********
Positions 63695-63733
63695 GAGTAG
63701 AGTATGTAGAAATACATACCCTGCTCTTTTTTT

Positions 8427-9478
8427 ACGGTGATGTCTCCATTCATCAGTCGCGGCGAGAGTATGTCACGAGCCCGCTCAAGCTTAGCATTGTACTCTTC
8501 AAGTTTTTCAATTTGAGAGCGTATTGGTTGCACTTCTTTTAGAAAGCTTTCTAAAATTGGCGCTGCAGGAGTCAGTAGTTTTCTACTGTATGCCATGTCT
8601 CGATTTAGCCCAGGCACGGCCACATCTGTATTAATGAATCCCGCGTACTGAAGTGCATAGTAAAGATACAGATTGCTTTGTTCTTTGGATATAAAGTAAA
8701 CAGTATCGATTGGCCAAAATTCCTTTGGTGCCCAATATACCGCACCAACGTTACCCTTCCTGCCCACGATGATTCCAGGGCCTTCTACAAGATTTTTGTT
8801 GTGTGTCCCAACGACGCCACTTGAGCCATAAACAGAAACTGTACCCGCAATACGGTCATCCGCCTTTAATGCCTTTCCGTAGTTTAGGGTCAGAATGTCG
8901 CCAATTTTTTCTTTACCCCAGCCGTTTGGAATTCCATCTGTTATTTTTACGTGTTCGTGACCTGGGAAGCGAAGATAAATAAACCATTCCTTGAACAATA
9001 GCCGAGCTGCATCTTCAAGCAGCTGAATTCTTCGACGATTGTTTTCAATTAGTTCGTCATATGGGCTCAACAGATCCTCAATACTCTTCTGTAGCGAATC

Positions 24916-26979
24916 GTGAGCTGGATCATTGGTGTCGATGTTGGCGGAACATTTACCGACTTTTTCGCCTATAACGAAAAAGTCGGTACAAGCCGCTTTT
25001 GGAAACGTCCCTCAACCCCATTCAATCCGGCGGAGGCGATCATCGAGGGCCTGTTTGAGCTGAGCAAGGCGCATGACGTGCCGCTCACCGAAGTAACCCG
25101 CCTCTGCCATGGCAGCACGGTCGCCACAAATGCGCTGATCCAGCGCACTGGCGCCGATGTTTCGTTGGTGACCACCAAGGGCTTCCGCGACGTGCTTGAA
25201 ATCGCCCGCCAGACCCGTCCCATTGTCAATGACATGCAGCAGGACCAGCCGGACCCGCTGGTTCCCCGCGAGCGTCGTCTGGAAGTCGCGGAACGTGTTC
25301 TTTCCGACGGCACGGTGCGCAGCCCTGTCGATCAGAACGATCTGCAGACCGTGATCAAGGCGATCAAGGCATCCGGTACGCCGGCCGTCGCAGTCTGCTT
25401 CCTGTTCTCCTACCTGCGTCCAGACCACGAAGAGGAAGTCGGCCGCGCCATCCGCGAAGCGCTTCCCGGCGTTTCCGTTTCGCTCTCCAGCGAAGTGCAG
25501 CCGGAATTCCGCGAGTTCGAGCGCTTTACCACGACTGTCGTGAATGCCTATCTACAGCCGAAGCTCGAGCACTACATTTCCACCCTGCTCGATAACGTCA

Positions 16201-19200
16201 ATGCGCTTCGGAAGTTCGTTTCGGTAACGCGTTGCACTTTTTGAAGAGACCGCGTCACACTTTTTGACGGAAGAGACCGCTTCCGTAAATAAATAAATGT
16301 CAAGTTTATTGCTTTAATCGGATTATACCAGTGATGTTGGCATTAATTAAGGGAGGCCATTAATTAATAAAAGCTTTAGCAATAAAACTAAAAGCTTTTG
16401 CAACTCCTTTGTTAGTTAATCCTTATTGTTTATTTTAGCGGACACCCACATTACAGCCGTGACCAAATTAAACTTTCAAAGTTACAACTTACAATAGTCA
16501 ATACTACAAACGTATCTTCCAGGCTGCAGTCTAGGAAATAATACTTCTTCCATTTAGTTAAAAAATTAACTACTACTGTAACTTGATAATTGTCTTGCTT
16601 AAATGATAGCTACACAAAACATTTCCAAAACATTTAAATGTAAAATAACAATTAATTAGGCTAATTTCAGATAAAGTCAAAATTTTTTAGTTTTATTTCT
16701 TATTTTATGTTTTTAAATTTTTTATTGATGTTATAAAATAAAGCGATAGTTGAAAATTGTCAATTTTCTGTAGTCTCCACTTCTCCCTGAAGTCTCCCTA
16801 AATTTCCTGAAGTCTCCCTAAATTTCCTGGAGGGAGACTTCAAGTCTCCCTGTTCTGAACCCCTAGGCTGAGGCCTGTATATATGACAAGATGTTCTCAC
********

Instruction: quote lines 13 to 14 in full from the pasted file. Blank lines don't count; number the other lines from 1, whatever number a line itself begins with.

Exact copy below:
24916 GTGAGCTGGATCATTGGTGTCGATGTTGGCGGAACATTTACCGACTTTTTCGCCTATAACGAAAAAGTCGGTACAAGCCGCTTTT
25001 GGAAACGTCCCTCAACCCCATTCAATCCGGCGGAGGCGATCATCGAGGGCCTGTTTGAGCTGAGCAAGGCGCATGACGTGCCGCTCACCGAAGTAACCCG